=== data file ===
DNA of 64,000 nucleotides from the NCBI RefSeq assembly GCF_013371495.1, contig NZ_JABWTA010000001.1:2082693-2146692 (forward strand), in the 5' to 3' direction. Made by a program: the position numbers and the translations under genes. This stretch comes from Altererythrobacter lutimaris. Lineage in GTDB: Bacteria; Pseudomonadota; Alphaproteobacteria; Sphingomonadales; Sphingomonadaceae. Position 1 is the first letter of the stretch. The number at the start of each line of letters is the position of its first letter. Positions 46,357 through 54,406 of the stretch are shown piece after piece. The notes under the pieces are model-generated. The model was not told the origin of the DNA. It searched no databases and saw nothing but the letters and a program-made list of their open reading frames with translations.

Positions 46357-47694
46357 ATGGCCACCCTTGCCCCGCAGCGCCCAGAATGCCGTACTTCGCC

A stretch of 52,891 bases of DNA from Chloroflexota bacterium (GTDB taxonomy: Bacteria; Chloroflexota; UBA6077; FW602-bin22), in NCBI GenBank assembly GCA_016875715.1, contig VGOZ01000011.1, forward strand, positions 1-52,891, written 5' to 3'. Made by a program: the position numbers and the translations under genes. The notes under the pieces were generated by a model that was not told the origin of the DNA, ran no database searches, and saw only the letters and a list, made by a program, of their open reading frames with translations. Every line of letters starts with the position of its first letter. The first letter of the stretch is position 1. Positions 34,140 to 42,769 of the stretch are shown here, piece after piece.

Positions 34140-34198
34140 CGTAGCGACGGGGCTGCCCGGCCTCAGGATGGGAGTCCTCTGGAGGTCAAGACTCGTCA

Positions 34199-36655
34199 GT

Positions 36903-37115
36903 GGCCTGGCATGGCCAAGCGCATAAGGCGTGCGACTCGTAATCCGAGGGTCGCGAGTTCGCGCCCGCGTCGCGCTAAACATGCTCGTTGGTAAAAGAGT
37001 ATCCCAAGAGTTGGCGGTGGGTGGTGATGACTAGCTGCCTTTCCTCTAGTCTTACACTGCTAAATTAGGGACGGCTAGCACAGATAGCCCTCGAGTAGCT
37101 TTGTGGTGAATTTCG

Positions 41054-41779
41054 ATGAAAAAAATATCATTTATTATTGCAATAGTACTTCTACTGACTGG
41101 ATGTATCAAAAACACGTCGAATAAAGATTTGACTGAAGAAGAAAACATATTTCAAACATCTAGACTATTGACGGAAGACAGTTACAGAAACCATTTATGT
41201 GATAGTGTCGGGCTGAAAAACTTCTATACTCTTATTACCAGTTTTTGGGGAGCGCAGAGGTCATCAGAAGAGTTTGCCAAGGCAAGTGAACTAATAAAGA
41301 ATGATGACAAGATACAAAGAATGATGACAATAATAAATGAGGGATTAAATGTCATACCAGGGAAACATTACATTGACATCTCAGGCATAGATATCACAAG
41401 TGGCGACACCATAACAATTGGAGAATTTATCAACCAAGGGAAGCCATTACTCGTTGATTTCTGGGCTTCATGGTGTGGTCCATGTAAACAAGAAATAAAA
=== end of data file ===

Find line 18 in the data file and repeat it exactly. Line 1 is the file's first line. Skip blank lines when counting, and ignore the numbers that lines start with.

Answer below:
41401 TGGCGACACCATAACAATTGGAGAATTTATCAACCAAGGGAAGCCATTACTCGTTGATTTCTGGGCTTCATGGTGTGGTCCATGTAAACAAGAAATAAAA